My historical research focuses on early modern science and technology in Europe and Latin America. Although my study of early modern science falls within the Western European context, by focusing on Spain and the Americas my work takes me into subject areas that have until recently received little attention within the traditional narrative of early modern science and of the Scientific Revolution. My research contributes towards a broader understanding of scientific practices that took place during the 16th century in the Spanish Empire, but my aim has always been to place specific accounts within the broader context of the history of science and technology. Therefore, my writing and teaching also explore a number of general themes in the history of science, such as epistemological issues of knowledge production, methodological aspects of scientific practice, intellectual history, the role of science in an imperial context, the relationship between science, technology and slavery, and science in the context of territorial exploration.
In my first book, Secret Science: Spanish Cosmography and the New World (Chicago, 2009), I studied the flow of geographical knowledge from the New World to Spain and how Spanish cosmographers sought to integrate the New World into the conceptual framework of Renaissance science. The book shows how they transformed traditional ways of explaining nature and developed new and sometimes innovative ways of dealing with the flood of new knowledge arriving from overseas.
For my second book I shifted from “doers” to “thinkers.” That is, from the pragmatic world of cosmographical practitioners to the conceptual universe of natural philosophers, and in particular the work of biblical scholar and exegete Benito Arias Montano (1527–1598). This book draws the contours of natural philosophical thought in sixteenth-century Spain and identifies a community of natural philosophers and biblical scholars who shared what I call the Spanish Disquiet, a preoccupation about the ability and validity of prevailing natural philosophical systems to explain the natural world. The ‘Spanish’ aspect of the disquiet refers to concerns among certain thinkers that natural philosophical systems inherited from antiquity were not wholly in concert with the ends advocated by natural theology. I argue, furthermore, that the Spanish Disquiet also extended to the purely empirical and theory-free understanding of nature that gained momentum in Spain during the century of discovery and that was seen as philosophically unsound and potentially morally dangerous in the climate of the Counterreformation.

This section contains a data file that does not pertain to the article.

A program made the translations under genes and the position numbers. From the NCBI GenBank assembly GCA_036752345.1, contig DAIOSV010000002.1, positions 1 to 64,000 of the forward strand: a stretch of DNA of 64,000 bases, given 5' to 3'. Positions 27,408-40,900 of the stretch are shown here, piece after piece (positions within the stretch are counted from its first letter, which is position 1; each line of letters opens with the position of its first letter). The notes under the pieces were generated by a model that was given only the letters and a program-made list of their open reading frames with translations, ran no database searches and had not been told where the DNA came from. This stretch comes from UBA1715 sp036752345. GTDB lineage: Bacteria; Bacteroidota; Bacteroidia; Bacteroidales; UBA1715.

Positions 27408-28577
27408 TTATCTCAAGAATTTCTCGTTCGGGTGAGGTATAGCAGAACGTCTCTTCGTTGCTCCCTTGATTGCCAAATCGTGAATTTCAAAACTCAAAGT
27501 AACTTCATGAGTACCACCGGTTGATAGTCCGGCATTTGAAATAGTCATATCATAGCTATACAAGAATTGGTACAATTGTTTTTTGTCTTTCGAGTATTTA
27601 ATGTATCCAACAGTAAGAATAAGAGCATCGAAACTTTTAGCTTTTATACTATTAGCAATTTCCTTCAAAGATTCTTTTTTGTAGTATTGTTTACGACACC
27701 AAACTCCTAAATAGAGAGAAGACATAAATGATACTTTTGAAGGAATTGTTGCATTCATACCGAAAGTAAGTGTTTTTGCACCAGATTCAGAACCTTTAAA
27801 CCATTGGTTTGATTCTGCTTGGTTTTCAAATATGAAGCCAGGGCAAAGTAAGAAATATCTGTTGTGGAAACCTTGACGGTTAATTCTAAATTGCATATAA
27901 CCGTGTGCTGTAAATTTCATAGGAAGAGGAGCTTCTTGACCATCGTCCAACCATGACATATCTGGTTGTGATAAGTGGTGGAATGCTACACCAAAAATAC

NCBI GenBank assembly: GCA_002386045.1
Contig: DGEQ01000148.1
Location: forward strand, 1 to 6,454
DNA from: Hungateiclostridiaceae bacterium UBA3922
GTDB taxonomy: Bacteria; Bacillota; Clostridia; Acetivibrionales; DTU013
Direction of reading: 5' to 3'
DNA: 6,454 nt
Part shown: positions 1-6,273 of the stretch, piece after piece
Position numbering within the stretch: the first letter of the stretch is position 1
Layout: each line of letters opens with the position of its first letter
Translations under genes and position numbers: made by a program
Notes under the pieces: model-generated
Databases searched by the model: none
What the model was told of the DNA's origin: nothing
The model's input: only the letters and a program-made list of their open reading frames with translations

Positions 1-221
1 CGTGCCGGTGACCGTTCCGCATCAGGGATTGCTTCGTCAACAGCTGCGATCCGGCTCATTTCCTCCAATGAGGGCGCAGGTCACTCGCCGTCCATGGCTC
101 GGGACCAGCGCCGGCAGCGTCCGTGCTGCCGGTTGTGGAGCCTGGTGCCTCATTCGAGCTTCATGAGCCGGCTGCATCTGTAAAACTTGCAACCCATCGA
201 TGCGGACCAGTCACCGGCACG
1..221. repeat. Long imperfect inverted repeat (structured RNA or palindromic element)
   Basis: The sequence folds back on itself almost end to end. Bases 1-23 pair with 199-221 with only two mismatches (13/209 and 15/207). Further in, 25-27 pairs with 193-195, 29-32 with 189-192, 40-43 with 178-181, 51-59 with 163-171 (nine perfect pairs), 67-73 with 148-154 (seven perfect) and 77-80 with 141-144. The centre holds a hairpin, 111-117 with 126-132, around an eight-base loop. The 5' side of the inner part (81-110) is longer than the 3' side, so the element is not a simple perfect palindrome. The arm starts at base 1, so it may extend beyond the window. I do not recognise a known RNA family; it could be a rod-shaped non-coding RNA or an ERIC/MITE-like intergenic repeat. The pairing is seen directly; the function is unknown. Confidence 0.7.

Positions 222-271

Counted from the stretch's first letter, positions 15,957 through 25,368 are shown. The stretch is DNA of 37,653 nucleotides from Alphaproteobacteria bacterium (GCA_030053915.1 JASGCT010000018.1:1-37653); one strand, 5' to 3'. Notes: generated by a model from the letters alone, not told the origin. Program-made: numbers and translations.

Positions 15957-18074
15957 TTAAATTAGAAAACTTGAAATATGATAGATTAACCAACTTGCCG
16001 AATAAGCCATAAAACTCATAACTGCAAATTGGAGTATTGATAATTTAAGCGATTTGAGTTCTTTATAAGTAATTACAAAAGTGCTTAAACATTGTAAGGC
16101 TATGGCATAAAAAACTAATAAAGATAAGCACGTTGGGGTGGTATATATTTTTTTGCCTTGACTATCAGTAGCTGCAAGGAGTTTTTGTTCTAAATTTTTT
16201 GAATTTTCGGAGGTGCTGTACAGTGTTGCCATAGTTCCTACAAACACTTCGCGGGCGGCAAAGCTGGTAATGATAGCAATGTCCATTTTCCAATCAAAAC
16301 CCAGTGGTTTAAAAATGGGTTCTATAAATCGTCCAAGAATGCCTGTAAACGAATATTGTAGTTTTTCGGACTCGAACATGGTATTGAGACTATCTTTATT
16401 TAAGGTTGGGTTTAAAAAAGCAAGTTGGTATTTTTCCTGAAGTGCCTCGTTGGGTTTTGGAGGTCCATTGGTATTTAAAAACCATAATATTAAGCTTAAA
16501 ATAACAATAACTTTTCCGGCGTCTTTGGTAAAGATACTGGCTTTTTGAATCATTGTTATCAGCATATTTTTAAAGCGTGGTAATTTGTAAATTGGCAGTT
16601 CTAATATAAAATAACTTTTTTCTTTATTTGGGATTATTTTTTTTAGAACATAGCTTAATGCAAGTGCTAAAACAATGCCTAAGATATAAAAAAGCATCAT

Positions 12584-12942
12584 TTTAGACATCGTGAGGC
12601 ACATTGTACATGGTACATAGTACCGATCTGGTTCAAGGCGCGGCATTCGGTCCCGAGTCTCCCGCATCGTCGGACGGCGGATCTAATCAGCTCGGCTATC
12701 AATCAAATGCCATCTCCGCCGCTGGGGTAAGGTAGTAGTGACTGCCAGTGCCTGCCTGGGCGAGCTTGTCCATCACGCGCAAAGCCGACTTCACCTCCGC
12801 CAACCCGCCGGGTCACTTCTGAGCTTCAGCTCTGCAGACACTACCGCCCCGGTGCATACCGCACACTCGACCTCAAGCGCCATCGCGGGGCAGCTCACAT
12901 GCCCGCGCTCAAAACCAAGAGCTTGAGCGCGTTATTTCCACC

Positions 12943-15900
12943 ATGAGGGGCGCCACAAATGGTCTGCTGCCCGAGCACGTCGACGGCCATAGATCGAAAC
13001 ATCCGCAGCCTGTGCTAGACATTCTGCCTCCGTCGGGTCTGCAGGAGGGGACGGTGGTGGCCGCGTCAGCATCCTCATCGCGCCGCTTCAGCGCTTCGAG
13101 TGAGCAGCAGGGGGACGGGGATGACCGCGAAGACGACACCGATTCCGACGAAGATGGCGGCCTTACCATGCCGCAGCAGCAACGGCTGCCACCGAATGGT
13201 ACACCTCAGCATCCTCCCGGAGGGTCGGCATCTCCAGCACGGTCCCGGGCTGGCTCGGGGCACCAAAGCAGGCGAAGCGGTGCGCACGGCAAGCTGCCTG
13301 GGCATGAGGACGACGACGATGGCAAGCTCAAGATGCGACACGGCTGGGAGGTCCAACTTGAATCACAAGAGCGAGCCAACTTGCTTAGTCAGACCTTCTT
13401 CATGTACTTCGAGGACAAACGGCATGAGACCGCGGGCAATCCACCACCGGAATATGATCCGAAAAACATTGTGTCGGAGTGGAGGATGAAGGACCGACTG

From the perspective of history of science, Arias Montano was an original and even radical thinker who was well aware of scientific debates of his time. His approach to the study of nature framed the natural world as unfolding from a series of events described in the Book of Genesis. It was his view that the Creation narrative encapsulated, albeit cryptically, a number of metaphysical principles that undergirded a complete natural philosophical system based on the unshakable and cross-confessional authority of the Bible. He folded these ideas into theories of knowledge and of language that resulted in what I characterize as a Montanian hermeneutics of nature (or theory of interpretation of nature). These theoretical pronouncements were often supported with experiential evidence, careful observations and some experiments. This approach formed the basis from which he proposed a new cosmology in which there was no essential distinction between the material nature of the heavens and the Earth, and a new dualistic matter theory in which all things in the world were composed of various combinations of two primordial fluids. He also found in the Bible a ‘natural’ taxonomic scheme for plants and animals.
I was born in Puerto Rico and attended the University of Miami (Florida), earning a bachelor’s degree in electrical engineering. After twelve years as a practicing engineer, I returned to school to pursue a graduate degree in history of science and technology. My background as an engineer first drew me to history of technology, an interest I cultivate to this day by teaching undergraduate and graduate courses in this field. Recent offerings have included: Science and Technology in Latin America (1492–Present), Technological Transformations, and Science and Technology in Slave Regimes (with Prof. Robert Kargon).